William Henry Blanch, the fifth child of James Blanch’s marriage to Sophia Atkins, was the next to marry. Born in 1804, William was twenty-one years old when he married Martha Sarah Stokes on 31st October 1825 at St Anne’s, Limehouse – the church where his brother, my 3 x great grandfather John Blanch, would marry Keziah Holdsworth two years later. Martha Stokes had been born in Tooley Street, Bermondsey, also in 1804, the daughter of William Stokes, a lighterman, and his wife Jane.

St Anne's Limehouse (1714-30), by Nicholas Hawksmoor

St Anne’s church, Limehouse, designed by Nicholas Hawksmoor (via Wikimedia.org)

The marriage of William and Martha was witnessed by Thomas Harrison, who would also be a witness at John Blanch’s marriage in 1827, and Mary Harrison. One is tempted to conclude that Mary Harrison must be William’s sister Mary Ann, who married a Thomas Harrison. However, the couple would not marry for another three years, so either she was using her married name prematurely, or this is another Mary Harrison: Thomas’ sister perhaps?

When William and Martha’s son James William Blanch was born in 1826, they were living at Ivy Terrace in Shoreditch: the child was christened on 27th December at the parish church of St Leonard’s. The register gives William’s occupation as coach smith, and from later records we can deduce that he worked with his brothers Thomas and David at their business in Ham Yard, Soho (see the previous post). Later census records suggest that William and Martha’s second child, David Henry Blanch, was born in 1829 in ‘St Luke’s, Middlesex’, the area around Old Street, just to the north of the City of London, though I’ve yet to find a christening record for him. By the time their third child, Eleanor, was born in 1835, William and Martha were living in Soho: she was christened on 26th July that year at the church of St James, Westminster.

ham-yard-1792-horwood

Ham Yard, Archer Street and Great Windmill Street can be seen clearly in Horwood’s 1792 map of London (via motto.com)

As was the case with his brother Thomas, it’s likely that William Blanch’s census record for 1841 is missing, though we can assume that he and his family were still in Soho, where they would certainly be living ten years later. The 1851 census finds William and Martha, both aged forty-seven, at 12 Windmill Street with their children David, twenty-two, and Eleanor, fifteen, as well as their niece Ellen Bridges, aged five (I’m not sure whose child she was). David was now employed as a coach smith, like his father, and almost certainly in the family business. His older brother James William, now twenty-four, had married Susan Chapman two years previously and they were living in Anglesea Yard in the same parish, where James was working as a smith:later records confirm that he, too, was a coachsmith.

12 Great Windmill Street was conveniently just along the road from Ham Yard, where the Blanch brothers’ coachbuilding business was based. Perhaps not entirely coincidentally, as we shall see in a later post, my great grandfather Joseph Priestley Roe, grandson of William Blanch’s brother John, would be born in the same street – at No 23 – eleven years later. Those with an interest in political history will be aware that in 1848 Marx and Engels had drafted the Communist Manifesto at the Red Lion pub in Windmill Street (‘Bar1’ in the photograph below), just opposite the entrance to Ham Yard.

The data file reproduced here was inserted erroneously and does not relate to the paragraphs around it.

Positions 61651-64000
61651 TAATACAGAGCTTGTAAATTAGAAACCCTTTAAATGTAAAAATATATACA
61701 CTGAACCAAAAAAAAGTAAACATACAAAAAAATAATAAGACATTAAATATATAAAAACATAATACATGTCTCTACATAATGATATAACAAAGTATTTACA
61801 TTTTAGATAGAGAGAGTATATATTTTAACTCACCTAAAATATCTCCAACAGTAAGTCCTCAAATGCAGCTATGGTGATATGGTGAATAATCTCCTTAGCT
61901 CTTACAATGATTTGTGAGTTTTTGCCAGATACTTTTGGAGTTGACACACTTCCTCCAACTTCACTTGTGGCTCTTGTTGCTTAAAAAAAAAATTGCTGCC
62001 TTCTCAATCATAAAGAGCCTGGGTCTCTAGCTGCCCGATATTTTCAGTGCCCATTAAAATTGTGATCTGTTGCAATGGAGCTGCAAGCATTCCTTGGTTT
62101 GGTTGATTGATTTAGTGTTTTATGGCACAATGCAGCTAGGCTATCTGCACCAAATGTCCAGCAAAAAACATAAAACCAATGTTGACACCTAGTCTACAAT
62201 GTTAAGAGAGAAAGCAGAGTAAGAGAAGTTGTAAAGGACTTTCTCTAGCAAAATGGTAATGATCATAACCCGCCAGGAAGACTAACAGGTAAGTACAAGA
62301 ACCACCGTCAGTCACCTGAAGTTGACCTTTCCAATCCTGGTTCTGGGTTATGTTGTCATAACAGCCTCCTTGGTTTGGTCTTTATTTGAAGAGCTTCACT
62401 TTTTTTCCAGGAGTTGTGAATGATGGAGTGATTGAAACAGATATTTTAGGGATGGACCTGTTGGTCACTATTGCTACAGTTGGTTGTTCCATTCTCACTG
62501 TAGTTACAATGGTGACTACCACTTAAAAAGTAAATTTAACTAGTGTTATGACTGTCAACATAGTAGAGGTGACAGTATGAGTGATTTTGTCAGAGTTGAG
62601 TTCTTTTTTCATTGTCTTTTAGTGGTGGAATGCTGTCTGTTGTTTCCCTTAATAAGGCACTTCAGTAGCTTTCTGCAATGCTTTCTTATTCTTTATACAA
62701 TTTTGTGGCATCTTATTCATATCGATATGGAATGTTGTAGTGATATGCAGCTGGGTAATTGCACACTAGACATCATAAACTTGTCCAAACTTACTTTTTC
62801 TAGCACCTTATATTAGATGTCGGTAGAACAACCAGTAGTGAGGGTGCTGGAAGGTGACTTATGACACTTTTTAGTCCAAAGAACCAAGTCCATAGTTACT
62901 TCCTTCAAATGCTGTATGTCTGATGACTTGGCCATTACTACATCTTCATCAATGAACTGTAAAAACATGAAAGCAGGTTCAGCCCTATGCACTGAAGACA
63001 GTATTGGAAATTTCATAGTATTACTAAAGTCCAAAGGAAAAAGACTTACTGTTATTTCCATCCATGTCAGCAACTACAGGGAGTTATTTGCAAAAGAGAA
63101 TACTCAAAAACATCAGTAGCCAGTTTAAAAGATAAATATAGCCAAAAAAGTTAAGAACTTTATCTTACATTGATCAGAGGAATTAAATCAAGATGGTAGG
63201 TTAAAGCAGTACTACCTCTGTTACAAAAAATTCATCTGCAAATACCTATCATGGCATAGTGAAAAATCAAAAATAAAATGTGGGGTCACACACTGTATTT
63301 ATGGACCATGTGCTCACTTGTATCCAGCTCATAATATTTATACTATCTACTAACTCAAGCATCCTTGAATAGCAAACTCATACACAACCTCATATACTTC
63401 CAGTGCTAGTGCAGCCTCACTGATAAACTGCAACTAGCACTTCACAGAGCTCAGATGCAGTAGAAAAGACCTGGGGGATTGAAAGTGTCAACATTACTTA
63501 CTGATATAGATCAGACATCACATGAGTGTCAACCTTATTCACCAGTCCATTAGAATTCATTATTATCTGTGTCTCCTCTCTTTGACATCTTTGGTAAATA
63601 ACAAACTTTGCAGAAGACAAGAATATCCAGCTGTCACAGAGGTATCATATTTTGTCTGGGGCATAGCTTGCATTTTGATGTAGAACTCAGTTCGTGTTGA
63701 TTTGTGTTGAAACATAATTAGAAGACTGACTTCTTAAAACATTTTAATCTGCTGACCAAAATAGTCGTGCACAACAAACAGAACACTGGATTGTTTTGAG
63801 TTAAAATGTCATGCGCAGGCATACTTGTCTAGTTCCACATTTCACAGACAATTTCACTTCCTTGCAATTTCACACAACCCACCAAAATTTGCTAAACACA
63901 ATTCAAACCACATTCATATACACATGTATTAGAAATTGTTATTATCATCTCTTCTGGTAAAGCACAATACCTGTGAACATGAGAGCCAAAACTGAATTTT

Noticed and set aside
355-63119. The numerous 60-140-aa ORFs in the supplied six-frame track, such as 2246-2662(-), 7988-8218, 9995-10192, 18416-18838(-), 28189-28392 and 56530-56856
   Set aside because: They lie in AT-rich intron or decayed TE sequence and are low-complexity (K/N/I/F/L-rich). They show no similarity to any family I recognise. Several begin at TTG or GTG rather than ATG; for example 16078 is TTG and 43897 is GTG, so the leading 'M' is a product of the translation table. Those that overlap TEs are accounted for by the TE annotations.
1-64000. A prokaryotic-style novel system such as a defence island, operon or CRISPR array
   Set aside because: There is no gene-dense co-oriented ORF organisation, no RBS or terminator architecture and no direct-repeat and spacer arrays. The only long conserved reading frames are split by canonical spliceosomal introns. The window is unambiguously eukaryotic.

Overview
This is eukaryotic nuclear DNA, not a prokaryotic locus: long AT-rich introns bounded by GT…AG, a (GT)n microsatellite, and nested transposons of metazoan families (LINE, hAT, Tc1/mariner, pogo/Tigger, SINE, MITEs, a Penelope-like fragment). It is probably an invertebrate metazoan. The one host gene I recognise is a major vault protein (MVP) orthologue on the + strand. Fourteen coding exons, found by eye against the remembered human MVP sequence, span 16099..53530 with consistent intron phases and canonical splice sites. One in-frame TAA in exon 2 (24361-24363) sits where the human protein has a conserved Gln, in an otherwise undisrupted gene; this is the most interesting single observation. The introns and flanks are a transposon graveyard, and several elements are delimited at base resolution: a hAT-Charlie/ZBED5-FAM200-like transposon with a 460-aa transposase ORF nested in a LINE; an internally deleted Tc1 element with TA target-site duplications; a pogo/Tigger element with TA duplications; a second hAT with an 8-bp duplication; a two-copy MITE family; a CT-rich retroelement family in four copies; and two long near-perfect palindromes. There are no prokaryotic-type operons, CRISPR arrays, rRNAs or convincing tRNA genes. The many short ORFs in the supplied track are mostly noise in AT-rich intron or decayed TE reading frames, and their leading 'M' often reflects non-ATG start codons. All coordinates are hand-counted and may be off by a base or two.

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Archer Street, Soho, from Ham Yard, in 2008 (author’s photograph)

William and Martha Blanch had moved to 3 Archer Street, off Great Windmill Street and even closer to Ham Yard, by 1857, when their son David married Deborah Croker from Bloomsbury at St James’, Westminster, and their son James William married his second wife, Cork-born Frances Donovan, his first wife Susan having died two years earlier, probably in childbirth (their second child, William Richard, was born that year).

At some point the Blanch coachbuilding business moved from Soho to Chelsea, and a number of family members moved with it. William Henry Blanch was certainly living in Chelsea at the time of his death in 1857, at the age of fifty-three. I’m not sure what became of his wife Martha after this date. At the time of the 1861 census their son James, his wife Frances and their two-year-old daughter Frances Martha were living at 13 Richmond Buildings in Soho. There is no mention of James’ son William from his first marriage so perhaps, like his mother, he didn’t survive. At the same date James’ brother David and his wife Deborah were living in Knightsbridge with their two infant sons. Both James and David were still working as coachsmiths. David Henry Blanch, described in the 1871 census, when he and his family were living in East Street, Marylebone, as a coach spring maker, would die in 1874 at the age of forty-six. As for James William Blanch, he continued to work as a coachsmith, living with his family in Staines and then in Battersea until his death in 1893 at the age sixty-six.

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